“Don’t tell me ‘you’ll get it next time’, tell me to get it next time,” Maci told me when asked what kind of feedback she responds to best. The self-motivated, driven nature of UCSB’s rookie Maci Fines colors practically everything she sets her mind to both on and off the field.
It is these instinctual qualities that lent themselves to Maci accomplishing the biggest hitting turnaround Gaucho softball saw this 2018 season from pre-conference games into Big West play, boosting her batting average from just .229 to a current .397 in-conference.
Fines came into UCSB with a momentous wave of accolades following closely behind her—Sacramento All-City Team Honors, Delta League First Team, you name it. By her senior year, the Elk Grove native tallied a whopping 201 hits in her four-year career, both breaking her high school’s record and becoming just one of 15 girls in California to ever reach 200 hits.
Things changed drastically, however, once she swapped her well-worn Sheldon High School jersey for the collegiate blue and gold Santa Barbara letters.
Maci made her collegiate debut as the shortstop back in February against Santa Clara where she went 2 for 3 on the day, an event that had Fines “anxious to see how the rest of the season would play out.”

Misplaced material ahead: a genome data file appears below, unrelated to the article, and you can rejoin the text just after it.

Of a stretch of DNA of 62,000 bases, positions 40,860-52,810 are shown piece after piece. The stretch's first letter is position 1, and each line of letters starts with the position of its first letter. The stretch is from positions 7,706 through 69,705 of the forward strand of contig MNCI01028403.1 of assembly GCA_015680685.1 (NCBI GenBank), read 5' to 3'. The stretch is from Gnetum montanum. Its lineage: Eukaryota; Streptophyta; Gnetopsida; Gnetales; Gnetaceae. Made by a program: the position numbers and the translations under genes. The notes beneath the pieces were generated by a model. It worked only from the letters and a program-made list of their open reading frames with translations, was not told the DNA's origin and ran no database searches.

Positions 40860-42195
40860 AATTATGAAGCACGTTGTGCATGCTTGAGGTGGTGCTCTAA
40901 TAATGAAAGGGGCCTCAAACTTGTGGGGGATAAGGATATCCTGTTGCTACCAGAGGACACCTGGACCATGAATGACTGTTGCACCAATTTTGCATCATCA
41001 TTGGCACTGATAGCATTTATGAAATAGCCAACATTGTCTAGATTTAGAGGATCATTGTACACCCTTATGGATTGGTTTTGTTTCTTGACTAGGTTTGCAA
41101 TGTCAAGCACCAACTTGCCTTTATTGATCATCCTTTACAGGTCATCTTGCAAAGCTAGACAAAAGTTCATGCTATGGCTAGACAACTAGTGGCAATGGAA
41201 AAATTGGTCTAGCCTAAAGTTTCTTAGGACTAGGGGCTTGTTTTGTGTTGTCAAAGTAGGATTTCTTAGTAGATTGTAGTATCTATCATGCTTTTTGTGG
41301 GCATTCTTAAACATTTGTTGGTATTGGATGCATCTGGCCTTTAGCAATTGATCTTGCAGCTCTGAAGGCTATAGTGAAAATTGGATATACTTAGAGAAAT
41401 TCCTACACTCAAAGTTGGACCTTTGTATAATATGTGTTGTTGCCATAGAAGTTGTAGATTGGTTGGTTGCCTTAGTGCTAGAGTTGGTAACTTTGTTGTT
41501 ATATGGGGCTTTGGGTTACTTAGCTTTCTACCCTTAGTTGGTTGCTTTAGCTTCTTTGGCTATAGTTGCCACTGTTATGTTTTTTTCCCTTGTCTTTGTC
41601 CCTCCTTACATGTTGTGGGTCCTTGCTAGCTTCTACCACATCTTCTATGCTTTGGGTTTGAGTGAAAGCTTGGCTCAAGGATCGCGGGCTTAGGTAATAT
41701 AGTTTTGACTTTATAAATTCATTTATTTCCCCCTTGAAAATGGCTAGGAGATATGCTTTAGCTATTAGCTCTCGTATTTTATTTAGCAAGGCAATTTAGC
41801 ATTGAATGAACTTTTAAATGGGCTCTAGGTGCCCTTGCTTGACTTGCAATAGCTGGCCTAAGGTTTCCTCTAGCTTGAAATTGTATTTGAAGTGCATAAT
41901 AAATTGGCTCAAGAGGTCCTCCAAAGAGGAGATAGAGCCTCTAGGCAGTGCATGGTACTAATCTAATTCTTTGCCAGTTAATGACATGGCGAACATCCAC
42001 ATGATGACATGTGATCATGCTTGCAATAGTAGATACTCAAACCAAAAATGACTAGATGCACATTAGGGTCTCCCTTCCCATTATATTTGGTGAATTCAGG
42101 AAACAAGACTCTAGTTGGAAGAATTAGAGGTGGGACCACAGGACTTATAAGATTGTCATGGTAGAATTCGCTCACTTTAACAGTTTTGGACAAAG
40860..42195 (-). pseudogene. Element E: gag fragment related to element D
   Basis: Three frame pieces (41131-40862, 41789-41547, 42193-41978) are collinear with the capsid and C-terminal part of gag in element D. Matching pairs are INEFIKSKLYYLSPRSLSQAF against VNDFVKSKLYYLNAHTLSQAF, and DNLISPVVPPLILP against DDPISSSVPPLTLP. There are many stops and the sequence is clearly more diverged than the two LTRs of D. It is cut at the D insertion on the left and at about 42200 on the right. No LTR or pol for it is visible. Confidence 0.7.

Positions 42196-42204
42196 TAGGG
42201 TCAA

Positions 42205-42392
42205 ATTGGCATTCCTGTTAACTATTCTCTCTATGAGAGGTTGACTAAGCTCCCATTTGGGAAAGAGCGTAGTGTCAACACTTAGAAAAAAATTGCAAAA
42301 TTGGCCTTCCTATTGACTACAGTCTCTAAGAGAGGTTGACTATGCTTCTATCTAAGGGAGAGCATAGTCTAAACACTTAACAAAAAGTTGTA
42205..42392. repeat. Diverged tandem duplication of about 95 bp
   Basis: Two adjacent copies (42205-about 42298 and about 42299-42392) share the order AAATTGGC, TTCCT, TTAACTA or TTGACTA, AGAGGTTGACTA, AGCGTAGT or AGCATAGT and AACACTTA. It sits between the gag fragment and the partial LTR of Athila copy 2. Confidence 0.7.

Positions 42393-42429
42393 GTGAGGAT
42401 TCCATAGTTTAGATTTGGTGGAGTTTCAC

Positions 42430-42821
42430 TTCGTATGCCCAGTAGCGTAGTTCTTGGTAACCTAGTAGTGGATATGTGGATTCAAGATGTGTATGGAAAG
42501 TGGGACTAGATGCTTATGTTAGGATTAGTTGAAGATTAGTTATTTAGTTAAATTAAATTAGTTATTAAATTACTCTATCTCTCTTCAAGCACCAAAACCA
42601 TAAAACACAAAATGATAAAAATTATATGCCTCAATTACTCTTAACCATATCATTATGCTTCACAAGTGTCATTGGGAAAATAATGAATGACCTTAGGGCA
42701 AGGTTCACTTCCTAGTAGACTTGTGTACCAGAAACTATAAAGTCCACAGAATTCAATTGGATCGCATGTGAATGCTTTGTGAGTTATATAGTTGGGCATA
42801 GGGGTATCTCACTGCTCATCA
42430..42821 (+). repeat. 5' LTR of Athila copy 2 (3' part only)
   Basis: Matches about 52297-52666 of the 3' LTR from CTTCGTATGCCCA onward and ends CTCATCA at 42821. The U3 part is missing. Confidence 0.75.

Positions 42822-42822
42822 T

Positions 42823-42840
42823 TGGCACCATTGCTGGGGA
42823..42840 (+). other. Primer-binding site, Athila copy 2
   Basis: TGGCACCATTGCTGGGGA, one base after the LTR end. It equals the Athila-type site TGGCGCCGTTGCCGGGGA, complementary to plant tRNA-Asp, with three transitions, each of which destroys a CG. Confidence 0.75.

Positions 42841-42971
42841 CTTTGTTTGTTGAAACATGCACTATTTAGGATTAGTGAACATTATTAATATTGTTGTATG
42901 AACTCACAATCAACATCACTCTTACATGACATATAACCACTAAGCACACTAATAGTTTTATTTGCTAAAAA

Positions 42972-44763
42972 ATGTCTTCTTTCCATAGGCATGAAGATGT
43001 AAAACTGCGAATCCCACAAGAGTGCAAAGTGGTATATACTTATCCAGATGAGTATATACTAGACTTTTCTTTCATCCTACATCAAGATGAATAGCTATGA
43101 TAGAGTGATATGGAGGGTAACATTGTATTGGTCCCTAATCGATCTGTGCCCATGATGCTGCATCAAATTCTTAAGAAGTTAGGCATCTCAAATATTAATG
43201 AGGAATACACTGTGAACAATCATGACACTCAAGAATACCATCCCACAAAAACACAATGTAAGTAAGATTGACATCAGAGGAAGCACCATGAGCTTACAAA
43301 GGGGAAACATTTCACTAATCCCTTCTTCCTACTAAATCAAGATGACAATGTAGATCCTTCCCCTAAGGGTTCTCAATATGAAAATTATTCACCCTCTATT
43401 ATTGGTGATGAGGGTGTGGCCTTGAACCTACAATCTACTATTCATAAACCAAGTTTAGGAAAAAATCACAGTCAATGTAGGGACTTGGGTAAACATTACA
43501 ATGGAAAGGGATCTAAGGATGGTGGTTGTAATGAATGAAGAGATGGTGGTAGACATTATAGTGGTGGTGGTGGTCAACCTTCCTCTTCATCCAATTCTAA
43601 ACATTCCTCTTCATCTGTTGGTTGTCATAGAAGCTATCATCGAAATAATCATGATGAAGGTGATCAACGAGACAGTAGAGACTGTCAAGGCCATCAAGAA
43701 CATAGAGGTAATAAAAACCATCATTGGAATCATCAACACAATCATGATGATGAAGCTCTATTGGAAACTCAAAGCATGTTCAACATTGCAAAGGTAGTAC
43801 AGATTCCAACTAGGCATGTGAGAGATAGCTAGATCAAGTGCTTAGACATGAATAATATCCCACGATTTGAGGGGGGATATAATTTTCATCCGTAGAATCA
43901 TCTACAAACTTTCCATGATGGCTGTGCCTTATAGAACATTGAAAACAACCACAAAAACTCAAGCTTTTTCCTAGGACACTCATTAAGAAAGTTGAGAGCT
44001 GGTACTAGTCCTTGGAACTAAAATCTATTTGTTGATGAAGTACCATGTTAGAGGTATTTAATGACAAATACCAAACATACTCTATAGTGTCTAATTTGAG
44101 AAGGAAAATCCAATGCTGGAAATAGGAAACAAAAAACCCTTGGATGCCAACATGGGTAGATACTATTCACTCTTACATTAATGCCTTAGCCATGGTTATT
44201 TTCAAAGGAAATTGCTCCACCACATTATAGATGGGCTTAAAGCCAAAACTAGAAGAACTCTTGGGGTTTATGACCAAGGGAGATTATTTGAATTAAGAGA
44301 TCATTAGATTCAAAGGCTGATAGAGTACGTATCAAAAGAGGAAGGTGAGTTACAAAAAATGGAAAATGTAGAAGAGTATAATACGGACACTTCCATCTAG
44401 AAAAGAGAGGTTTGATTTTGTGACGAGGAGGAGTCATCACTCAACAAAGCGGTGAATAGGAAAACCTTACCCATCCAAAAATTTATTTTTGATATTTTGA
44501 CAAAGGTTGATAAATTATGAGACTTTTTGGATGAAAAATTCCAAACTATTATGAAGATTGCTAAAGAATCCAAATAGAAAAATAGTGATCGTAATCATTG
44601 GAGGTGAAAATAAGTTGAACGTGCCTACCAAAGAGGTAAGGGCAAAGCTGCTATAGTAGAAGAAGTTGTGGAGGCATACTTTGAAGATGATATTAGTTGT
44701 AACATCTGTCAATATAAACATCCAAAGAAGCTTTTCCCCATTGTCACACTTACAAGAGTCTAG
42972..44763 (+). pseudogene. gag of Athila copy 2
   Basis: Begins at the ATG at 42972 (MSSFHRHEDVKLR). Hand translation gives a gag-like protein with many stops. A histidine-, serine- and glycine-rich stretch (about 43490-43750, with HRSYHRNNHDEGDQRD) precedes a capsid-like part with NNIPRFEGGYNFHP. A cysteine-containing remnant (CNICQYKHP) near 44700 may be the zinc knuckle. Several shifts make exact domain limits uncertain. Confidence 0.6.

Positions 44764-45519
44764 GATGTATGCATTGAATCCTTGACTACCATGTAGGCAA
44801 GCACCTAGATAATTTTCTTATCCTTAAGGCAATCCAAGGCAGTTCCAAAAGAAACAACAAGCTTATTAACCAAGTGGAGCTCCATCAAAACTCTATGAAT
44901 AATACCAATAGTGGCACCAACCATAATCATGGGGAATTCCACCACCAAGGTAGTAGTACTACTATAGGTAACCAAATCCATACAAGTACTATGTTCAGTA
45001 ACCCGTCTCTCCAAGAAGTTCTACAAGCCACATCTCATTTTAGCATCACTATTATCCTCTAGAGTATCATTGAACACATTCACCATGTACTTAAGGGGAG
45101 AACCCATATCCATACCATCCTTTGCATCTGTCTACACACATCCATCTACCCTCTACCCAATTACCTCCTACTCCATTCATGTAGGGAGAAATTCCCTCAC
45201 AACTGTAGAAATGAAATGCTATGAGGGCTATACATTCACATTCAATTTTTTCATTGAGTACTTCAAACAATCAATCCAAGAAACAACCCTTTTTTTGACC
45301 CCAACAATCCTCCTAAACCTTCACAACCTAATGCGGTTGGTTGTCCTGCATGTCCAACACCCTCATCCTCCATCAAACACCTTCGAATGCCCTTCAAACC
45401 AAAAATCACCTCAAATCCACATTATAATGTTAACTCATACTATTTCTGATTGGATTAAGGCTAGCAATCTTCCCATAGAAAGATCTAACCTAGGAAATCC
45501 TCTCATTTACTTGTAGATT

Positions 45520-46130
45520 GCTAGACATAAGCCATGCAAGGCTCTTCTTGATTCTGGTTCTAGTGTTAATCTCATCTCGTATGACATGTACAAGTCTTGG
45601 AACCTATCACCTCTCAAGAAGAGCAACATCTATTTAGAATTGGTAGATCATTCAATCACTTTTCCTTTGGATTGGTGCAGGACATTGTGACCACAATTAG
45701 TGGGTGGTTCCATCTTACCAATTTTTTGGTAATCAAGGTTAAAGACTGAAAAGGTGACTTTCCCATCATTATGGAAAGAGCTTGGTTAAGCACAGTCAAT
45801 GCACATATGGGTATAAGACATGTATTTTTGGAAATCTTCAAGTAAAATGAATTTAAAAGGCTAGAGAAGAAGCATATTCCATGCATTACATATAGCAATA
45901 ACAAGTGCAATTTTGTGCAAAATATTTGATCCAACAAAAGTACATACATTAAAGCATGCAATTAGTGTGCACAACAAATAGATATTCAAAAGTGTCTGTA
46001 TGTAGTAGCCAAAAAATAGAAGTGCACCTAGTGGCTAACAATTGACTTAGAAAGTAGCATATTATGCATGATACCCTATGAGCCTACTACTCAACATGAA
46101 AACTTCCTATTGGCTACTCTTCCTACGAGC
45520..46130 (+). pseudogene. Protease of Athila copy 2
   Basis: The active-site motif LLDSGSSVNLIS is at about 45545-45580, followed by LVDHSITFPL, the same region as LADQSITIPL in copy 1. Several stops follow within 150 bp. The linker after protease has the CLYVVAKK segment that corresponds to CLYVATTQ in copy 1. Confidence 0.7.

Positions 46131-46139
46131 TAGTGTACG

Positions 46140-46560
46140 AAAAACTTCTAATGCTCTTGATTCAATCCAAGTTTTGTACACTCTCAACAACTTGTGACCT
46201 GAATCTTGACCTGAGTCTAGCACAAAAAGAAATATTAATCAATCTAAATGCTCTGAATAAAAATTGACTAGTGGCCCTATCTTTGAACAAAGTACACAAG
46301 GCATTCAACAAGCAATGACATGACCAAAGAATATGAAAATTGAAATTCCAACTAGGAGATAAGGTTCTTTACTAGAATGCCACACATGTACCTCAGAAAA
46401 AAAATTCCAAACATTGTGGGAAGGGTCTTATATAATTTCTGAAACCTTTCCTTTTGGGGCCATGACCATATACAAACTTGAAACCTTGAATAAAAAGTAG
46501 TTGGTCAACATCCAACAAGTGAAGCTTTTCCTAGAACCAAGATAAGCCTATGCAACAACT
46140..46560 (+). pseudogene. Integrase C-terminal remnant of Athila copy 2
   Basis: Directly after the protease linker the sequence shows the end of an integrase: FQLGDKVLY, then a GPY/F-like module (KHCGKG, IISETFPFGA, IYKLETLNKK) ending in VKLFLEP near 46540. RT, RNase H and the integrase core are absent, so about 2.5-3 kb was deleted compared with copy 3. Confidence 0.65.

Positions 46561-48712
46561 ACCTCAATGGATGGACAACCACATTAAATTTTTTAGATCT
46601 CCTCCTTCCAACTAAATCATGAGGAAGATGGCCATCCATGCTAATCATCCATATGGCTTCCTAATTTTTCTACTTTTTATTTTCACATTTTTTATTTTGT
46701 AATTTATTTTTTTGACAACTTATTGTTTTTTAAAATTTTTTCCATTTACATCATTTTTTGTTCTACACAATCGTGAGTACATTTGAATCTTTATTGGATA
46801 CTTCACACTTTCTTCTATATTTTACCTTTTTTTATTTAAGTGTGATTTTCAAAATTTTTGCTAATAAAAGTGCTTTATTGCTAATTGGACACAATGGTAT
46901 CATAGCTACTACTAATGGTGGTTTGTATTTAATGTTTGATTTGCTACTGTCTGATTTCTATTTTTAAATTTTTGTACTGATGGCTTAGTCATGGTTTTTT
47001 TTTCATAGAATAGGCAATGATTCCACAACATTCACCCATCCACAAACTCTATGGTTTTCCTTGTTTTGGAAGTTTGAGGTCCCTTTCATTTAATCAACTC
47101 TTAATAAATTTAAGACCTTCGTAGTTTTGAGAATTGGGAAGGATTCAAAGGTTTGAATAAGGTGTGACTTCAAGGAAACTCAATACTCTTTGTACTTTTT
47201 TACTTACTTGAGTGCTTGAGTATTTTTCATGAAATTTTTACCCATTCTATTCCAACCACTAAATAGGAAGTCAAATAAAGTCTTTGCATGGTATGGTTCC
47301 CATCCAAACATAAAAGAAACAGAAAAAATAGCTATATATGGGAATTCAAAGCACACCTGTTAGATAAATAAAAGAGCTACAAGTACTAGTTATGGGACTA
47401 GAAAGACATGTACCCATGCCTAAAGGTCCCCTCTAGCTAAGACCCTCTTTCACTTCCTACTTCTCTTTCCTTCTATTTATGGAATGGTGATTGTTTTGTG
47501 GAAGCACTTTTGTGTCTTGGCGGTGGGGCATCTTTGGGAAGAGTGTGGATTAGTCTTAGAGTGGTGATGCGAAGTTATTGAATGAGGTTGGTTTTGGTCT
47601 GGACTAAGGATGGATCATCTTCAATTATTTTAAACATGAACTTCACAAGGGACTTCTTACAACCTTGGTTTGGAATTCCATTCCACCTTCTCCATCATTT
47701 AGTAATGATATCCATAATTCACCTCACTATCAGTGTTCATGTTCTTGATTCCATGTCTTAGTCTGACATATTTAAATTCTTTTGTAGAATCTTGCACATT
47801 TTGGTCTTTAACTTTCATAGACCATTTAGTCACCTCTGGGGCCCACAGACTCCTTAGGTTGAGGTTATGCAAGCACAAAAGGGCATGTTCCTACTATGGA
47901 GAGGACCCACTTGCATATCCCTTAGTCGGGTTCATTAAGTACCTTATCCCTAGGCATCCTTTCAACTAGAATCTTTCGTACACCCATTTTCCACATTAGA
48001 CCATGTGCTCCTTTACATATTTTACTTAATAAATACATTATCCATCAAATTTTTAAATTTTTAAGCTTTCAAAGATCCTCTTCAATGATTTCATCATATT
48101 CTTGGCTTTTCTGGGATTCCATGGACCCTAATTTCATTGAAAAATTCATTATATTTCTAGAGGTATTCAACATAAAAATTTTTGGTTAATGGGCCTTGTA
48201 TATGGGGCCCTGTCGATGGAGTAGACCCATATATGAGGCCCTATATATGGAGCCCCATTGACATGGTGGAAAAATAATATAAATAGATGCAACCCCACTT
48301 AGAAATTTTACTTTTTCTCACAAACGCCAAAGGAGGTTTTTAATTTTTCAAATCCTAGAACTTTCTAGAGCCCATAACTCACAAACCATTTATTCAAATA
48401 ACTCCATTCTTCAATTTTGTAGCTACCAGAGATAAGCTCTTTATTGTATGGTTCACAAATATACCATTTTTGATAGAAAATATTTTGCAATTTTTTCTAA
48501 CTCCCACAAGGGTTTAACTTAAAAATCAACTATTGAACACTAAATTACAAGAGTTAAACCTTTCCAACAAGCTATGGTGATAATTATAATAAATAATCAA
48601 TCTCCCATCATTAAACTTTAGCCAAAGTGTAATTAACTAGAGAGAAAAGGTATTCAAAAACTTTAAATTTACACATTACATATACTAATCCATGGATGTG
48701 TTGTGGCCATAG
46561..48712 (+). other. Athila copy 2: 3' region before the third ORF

Posted at the top of the offensive lineup, the lefty saw perhaps the most opportunities at the plate for offensive success; however, with this inevitably comes the potential for expected failure.
For the next games—all 30 of them—up until the onset of the Big West conference, Fines replicated that initial success only twice more. The rest of her attempts equated to just 20 hits in her 87 at-bats. Though not a terrible ratio by any means, Fines’ lack of consistency was certainly not what she was used to per her glorified high school reign.
No longer in the comfort of her hometown, Fines quickly realized it was time to take her game into her own hands. The accessibility of one-on-one coaching from father Edwin Fines, for example, was not an valid method of practice anymore.
“When I was home I would work out everyday with my dad offensively and defensively,” Fines said.
She continued that, after arriving to college, “I had to figure out how to motivate myself and go out there on my own.”
The infielder admitted that the switch began to flip after the first game of Big West in which the Gauchos faced UC Davis. By then, Maci’s place in the lineup dropped from first to last as she went 0 for 3 on the day.
After the series, Fines recalls Coach Galicinao calling her into her office for a meeting.
“Coach put confidence in me, [reassuring] me that she was believing in me. I like when coaches are honest with me. She pushes us really hard”
From there Maci did some soul-searching. With acute focus on perfecting her technical skills and a clear motivation to be the best player she knew she could be, Fines completely turned her season on its side.
“It was tough when I was struggling for a little bit, but I never got too worried. I knew what I was capable of and the work I’ve put in. I just had to get back to the basics, and it would come around.”